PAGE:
Make a solution of 6 parts white wine vinegar and 1 part water. And salt to taste ( as per pasta). Marinate in the fish for 48hrs then remove and allow to drain overnight on a towel .
Mix with finely chopped garlic , chilli to taste, dry oregano and some EVOO .
Put some EVOO in clean jars and the fill with the pilchard mix. Cover in oil and allow to stand for 1 month. When serving, server with fresh EVOO and finely chopped garlic
Great to serve with a seafood antipasto.
Tonno Salato Salt cured Tuna
Before fridges, it must have been very difficult to keep fish for a whole year . Can you imagine the husband coming home with a 50-60 kg tuna on his shoulders, and there being no cooling to store it .
So... they used salt it.
This recipe produces a tasty but very salty tuna meat. It was eaten in very thin slices with bread and other food as an antipasto or in cooking because it is very salty.. the same as salted sardines.
Cut the tuna in 4cm slices. And place in a non corrosive vat. Add 40- 60 gm ( 1- 1 ½ fists full) of salt between layers of fish and keep repeating the procedure until all the fish is under salt. Then place a wooden cap or a plate and weight down with approx 10k.
Leave and it will reduce in volume to approximately 50% of the original volume. Leave the fish in the vat until you are ready to eat it.
If you are going to eat slices, remove the tuna a wash with vinegar. This will reduce the salt content. Serve thinly with a trickle of EVOO.
Nduia Calabrese. ( no translation) recipe #2 from the butcher in Varapodio
You need 25% meat. ( the guanciale or pork cheeks , and pancetta,) 65 % fat ( preferably the nicer firm fat) 10% skins.
Firstly boil the skins until they are soft, chop.
To prepare the chilli, chop up dry chilli, remove the seeds and mix with a small amount of water. Simmer gently until the consistency of a paste.
Mix all the ingredients and for every 5 kg of meat/ fat/ skins add 1 kg of chilli paste and 5x 28 gms of salt. Mine all finely, or even 2x and place in lambs bungs. Dry for 4-6 weeks before it is ready to eat as a spread on crusty bread . Beware!! THIS IS HOT . If you don’t want is so hot you can add less chilli but then ... its like having half sex .. not quite the real thing.
At end of Pg 173
Boiled pigs head is called many things, but at the end it is still boiled pigs head
Here is a variation. This recipe was given to me by Marco, a Butcher in San Giovanni Valdarno . He also is the butcher that produces the Tarese
1 Pigs head, 2 kg of cleaned skins, 5 tongues, Salt (25 gm per Kg), pepper (2.5 kg per Kg), 2 head of garlic, the skins of 4 oranges and 3 lemons, very finely cut, Tuscan spices ( 2 gm per kg) and 1 bunch of parley.
The extra tongues produce a firmer consistency and is actually very lean . In Italy one can buy the Tuscan salami spices already made up but the recipe is equal parts of Cinnamon, Cloves and Nutmeg.. They are very finely ground and used in a lot of Tuscan dishes. This mix can also be used if making a stracotto San Valdarnese.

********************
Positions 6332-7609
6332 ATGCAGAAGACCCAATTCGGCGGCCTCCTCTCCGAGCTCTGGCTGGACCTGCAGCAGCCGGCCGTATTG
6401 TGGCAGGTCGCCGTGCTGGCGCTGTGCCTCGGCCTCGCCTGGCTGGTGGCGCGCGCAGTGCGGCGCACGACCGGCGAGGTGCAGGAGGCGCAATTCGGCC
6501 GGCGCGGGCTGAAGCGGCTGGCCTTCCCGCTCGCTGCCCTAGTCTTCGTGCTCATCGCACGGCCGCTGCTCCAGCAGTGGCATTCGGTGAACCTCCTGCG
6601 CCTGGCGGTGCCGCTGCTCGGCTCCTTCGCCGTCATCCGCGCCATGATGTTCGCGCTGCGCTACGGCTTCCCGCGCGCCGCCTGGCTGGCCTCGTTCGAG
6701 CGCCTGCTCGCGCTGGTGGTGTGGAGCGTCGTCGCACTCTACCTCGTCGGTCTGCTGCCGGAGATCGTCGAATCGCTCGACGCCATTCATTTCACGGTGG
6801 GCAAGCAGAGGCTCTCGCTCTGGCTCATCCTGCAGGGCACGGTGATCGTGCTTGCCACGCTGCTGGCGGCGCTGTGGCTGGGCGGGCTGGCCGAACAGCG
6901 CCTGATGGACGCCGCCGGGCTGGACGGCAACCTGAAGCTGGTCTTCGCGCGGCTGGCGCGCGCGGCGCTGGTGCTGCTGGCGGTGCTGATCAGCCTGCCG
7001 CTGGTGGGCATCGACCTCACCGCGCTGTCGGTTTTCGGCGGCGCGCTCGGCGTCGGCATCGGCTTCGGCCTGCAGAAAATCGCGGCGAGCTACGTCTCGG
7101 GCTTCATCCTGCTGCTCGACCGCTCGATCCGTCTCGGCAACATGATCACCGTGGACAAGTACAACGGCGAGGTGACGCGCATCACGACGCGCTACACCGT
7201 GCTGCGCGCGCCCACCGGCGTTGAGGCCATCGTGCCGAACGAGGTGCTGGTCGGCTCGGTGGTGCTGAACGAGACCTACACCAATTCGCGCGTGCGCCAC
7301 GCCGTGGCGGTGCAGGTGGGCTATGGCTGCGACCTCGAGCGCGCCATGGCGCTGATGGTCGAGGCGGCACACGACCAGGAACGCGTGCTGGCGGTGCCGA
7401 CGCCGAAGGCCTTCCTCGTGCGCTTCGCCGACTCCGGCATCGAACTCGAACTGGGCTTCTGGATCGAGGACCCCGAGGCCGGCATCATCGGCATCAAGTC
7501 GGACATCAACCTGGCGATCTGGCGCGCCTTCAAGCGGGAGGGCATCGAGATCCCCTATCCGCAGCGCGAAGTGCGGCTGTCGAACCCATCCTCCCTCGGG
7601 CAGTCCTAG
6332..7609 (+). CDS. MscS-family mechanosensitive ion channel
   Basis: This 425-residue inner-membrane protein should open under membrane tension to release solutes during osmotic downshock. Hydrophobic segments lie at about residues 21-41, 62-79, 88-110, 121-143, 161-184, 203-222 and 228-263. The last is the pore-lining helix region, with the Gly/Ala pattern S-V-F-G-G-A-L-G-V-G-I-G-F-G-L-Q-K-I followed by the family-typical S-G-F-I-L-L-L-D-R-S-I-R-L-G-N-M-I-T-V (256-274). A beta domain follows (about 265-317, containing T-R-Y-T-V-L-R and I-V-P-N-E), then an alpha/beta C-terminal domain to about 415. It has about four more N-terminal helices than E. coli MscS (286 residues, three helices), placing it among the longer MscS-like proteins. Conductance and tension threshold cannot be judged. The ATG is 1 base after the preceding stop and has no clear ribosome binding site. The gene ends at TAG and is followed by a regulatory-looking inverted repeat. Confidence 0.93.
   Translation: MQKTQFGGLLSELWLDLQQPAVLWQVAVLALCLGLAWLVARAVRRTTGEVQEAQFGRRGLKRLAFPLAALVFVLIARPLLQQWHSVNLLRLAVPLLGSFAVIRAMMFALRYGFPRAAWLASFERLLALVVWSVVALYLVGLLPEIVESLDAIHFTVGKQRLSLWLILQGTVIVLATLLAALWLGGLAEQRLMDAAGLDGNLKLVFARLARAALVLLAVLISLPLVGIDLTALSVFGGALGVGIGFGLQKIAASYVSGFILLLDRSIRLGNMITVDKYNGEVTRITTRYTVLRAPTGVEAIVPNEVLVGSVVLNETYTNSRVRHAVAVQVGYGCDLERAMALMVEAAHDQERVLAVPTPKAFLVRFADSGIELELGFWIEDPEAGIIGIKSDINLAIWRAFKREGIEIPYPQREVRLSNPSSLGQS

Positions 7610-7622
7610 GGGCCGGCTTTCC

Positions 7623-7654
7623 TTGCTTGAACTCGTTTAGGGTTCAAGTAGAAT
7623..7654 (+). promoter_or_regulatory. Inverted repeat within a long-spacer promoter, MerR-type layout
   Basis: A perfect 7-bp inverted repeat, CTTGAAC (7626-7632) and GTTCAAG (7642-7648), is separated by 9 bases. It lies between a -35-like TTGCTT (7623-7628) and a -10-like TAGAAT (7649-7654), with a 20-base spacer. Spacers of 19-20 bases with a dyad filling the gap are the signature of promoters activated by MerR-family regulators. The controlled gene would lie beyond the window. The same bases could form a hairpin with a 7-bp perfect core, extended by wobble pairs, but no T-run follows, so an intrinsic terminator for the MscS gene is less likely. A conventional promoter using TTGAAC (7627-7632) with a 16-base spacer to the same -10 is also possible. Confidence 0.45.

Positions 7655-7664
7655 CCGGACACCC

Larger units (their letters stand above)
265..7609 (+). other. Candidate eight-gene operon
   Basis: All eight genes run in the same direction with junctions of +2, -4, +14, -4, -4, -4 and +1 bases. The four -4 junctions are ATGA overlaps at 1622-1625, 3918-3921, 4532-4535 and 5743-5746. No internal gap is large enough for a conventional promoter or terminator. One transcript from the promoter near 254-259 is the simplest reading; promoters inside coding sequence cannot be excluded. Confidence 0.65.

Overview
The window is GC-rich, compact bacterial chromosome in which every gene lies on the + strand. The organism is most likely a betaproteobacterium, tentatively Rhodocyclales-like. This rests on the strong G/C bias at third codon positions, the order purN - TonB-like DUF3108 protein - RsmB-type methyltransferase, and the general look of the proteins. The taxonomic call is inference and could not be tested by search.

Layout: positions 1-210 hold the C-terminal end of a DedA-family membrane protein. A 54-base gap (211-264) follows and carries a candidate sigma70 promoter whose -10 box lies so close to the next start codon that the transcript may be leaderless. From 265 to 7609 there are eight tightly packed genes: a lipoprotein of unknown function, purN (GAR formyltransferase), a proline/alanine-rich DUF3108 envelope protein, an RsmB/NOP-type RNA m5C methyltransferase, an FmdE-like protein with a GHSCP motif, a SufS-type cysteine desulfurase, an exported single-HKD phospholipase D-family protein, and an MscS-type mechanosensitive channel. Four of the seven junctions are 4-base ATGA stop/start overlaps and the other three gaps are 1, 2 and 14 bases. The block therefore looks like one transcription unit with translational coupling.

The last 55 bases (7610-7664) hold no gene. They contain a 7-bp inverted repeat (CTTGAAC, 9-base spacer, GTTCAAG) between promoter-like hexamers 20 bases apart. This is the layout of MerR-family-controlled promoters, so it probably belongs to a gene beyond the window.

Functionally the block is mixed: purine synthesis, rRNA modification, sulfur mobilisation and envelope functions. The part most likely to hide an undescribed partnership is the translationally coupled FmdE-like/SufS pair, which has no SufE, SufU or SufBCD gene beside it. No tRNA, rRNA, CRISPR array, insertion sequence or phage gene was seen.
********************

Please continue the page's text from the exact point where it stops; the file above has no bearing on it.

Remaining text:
Boil the head, skins and tongues in water for 3 hrs, or until the meat falls off the bone. Place the meat in a bowl and add the finely chopped garlic, rinds parsley as well as the salt pepper and spice. Mix thoroughly and then place in a linen sack and allow to hang. The capofreddo will loose a gelatinous glug and as this happens the meat comes together. Place in the fridge and use after 1 day.
U Sudzu / Gelatina . Porks head in Aspic.
This recipe comes from Catanzaro where they DO actually make the best sudzu and was supplied by Signora Giovanna.
1 pigs head, 4 pig’s feet, 1 kg of lean meat, coarsely cut, salt, vinegar, water
Place the pig’s head, trotters and meat in a large pot and cover with water. Bring to boiling.
When the meat comes to the boil, it will form a thick frothy scum. Remove this and discharge.
After approximately 2 hrs, the meat will fall off the bones. Drain the fluid and put aside.
Remove as many of the bone as you can off the meat and place the meat into jars.
To the fluid that you drain from the heads etc, add 1 part fresh white vinegar to 2 parts liquid and enough salt to taste( to the point of “slightly salty pasta”).
Add this to the meat in the jars and cover. Make sure that you also allow a little of the clear liquid fat to settle on top of the meat in the jars.
At this stage, if you are going to eat the Sudzu soon, just place in the fridge. However you can keep it for months by sealing the jars and sterilizing the contents. This is done by boiling the jars in water for 20 min. You can then store for as long as you need.
When I asked whether you add pepper or chilli, Signora Giovanna said “ No. Because the young children may not like the pepper!!” I can’t imagine the average 6 or 7 year old eating pigs head in aspic but who knows.
Pg 172 after Tuscan sausages.
Salami Toscani da Mario di San Giovanni Valdarno , Mario’s Tuscan Sausages .
Meat from Prosciutto, shoulder and pancetta. Fine back fat 26gm salt per kg. 2gm of freshly ground black pepper and 3 gms of whole black pepper.
For Salamis you always use the best meat, from the shoulder and Prosciutto. Also add about 5% pancetta. Mince the meat finely.
Mix approx 13% fine back fat cut into small cubes approx 1 cm square. Mix the fat cubes with the meat as described previously, but you can see that he fat and the meat remain separate. Place the mix in the bungs and hand as described.
This produces a deep red Salami with cubes of fat, but is actually a lean salami.